Hello! I am wanting to do a pour on a wooden egg. The egg is unfinished. Would I prep this with a gesso? Is the dry time time different from a canvas surface? All my research seems to point to a 3-4 week dry time. Thanks!
Is any of the wood going to be bare after the pour? If not, use a sealer of some sort (multiple coats of a water and glue mixture 4:1) does a fantastic job. That way the pour paint won’t get sucked up all into the wood rather than harden as a layer on top. If you want the more rustic look you don’t have to put on a sealer.
Pour paint dries to the touch in 24-72 hours. It does not CURE for 3-4 weeks. Curing means that last little bit of water/liquid finally makes it’s way to the surface and evaporates. You don’t want to put a top coat on until it is fully cured. Otherwise that little bit of escaping liquid can cause crazing or cause a layer of gas/liquid between the paint and the sealer and cause it to chip prematurely.
Thank you so much! Very helpful information! Cheers!
I have leftover laminate flooring panels, could I use them for pours and if yes, should sand and use gesso?
Gesso for sure. Sanding I am not sure is necessary unless they are VERY slick and need some roughing up to let the gesso stick better.
Doing a bunch of different but similar ones and then clicking them together in a patter might be a really cool piece of art.
Can I do an acrylic pour on concrete backer board? Do I need to prep it first?
You can. I would either paint it a solid color or add a layer or two of gesso just so you don’t get any of the backer board showing through anywhere on your painting.
I have a wood circle (sort of like a table top) that my dad painted decades ago I would like to use for pouring. I’m not sure of the type of wood it is. It has a base color along with a painted design in the center. How do I go about preparing it for pouring?
Clean it really well with dish soap or something to get the oil off. I’d gesso if it has a very smooth finish just to give your paint something to stick to. Otherwise you could just paint on it after cleaning it.
Hi I have some A3 sheets of 3mm MDF I want to use, do I need any special primer first? I’ve just started pouring and I’m on a very tight budget so I was hoping just a base coat of acrylic would be OK but I’ve read conflicting views on this.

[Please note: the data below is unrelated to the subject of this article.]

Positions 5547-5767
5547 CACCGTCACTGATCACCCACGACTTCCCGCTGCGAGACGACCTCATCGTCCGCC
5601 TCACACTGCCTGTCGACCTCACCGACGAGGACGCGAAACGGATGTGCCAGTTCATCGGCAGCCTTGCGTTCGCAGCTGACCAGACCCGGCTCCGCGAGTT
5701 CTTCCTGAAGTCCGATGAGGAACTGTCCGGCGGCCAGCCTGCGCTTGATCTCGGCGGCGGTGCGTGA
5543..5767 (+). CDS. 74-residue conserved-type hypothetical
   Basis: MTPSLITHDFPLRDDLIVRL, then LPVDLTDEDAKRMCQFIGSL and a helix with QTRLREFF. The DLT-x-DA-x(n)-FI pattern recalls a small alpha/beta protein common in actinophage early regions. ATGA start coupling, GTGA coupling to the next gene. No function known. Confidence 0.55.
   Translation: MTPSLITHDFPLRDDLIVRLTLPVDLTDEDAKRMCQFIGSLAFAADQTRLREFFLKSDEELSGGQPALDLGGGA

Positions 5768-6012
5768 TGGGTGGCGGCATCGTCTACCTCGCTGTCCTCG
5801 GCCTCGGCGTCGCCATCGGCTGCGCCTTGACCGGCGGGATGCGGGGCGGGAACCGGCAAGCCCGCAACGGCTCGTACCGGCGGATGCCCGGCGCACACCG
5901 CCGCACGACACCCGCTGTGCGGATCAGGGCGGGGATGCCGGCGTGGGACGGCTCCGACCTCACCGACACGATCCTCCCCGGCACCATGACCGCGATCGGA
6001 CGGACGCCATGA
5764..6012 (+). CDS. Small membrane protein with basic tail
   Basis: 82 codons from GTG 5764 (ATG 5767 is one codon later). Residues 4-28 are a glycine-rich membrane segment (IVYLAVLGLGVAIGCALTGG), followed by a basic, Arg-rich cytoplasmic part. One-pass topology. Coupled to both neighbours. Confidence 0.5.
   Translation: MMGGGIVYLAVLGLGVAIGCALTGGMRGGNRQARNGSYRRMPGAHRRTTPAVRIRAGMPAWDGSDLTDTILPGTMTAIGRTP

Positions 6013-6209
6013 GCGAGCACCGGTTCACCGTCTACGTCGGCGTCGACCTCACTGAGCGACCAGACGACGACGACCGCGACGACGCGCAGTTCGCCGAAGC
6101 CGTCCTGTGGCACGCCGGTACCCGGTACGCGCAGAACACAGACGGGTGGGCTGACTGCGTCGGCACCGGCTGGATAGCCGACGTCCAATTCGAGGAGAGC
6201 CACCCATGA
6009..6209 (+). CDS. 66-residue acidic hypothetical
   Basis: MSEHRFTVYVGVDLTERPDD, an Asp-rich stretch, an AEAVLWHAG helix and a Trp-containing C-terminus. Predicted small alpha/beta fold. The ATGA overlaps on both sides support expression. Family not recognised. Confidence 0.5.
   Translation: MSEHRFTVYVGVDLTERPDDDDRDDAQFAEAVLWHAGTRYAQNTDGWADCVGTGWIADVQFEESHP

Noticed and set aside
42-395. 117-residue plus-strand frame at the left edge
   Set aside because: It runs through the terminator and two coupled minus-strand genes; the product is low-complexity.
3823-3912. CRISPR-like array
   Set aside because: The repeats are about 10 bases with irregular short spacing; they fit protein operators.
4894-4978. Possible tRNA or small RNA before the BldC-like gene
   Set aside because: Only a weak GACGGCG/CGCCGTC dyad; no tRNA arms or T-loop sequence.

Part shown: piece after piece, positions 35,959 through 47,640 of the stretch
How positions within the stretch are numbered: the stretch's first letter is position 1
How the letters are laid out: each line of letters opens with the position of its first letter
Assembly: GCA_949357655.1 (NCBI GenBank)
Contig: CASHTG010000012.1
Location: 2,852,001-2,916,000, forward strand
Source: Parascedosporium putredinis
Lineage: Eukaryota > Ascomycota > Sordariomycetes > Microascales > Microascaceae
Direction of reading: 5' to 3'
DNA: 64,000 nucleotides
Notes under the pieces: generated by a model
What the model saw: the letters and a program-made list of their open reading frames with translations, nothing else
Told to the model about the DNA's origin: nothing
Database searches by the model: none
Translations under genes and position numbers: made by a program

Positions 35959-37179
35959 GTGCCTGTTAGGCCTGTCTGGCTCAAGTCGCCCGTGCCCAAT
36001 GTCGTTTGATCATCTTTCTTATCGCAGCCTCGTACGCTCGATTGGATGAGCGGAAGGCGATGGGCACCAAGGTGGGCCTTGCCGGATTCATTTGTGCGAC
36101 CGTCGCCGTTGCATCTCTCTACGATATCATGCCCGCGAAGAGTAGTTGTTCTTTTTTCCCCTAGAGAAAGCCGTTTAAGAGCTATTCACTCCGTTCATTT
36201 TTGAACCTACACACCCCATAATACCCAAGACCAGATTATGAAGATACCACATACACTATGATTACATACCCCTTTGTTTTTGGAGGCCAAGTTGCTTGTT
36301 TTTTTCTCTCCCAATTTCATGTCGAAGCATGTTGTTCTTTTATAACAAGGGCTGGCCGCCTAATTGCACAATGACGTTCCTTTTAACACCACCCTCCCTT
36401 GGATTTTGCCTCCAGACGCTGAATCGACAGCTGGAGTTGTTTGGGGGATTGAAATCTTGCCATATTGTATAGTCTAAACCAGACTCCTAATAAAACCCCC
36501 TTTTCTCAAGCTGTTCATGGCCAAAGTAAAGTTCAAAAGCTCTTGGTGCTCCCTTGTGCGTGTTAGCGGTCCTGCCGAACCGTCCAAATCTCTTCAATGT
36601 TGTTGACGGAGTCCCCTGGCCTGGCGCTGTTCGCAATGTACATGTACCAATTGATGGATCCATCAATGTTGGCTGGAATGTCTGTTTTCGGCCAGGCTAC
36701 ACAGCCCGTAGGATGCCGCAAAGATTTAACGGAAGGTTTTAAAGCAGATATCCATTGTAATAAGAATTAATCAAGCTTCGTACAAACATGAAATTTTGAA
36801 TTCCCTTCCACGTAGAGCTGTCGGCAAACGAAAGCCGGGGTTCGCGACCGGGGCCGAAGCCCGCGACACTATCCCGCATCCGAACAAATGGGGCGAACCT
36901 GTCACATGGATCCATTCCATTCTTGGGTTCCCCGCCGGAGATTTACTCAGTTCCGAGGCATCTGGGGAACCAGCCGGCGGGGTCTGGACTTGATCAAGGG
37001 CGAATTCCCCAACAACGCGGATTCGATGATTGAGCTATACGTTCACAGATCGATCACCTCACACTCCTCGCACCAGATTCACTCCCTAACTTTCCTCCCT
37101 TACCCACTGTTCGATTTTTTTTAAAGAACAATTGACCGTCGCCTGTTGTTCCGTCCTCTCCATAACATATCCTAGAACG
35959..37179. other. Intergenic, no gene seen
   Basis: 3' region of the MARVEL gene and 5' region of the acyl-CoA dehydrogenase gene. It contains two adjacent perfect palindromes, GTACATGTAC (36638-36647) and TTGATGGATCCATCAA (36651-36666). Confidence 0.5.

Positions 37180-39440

Yes. You definitely want to prime those. You can actually use a glue/water mixture 50/50 and coat it multiple times to seal the MDF. You don’t want any extra water getting in to that or it will spoil the painting later.
That’s so helpful thank you, I have some PVA knocking about so I will use that
Can you use skins on rocks? How would you go about it? Thanks!
I assume you could glue them on to rocks with rubber cement. Why not just pour on the rocks directly though? I assume you are looking for a way to recycle your skins?
Hi! I love the way you blend science with the art in your videos and on your website. Do you have recommendations on where to purchase tiles, or which types of tiles you prefer? I am having trouble with knowing what kind will work the best, so have been sticking with canvas, but I really want to do some tile pouring too. Thanks for your advice!
I buy the cheapest tiles from Lowes. White shiny tiles. I would buy unfinished ones if I could find them but they don’t ever seem to be in stock.
Thank you! My middle schooler is enjoying your videos and wanted to make tiles together as holiday gifts for people. I appreciate the recommendation.
David, great site here! I wish I’d found you last week. I’m… I had an older drop leaf table. I wanted to make it into a side table with acrylic pour. So i removed the top from the table, removed the drop hinges and replaced with flat stainless plates to hold the table top flat. Then I sanded down to the wood and did my pour. Looked great. In the morning, that table top had warped up at least two inches or more in the middle section.
I’m guessing, after reading around here, that I should have left the poly on it?? I’m guessing the moisture soaked into the wood? I used acrylic with Floetrol, no water. And it was thicker than it should have been. Any thoughts before I ruin another table top?
Hmm, that is an interesting one. The killz primer should have created a moisture barrier between the table and the paint but obviously it didn’t. One thing I do with wood like compressed board or MDF is apply a few layers of glue that is diluted 50/50 with water. That should fill all the gaps with an impenetrable barrier (which the killz should have done).
Could the water have gotten in via the sides or a hole/crack?
Oh, and I did use three coats of kilz primer before the pour.
You’re a godsend! Thank you for all of the valuable information that you’ve shared with the community. You’ve single handedly taught us things we couldn’t learn without so much more trial and error. I especially appreciate your thoroughness and scientific approach.
Thanks so much Amy. That’s how I learn so I figured there would be a ton of people like me out there not getting what they were looking for in videos and blogs about pouring.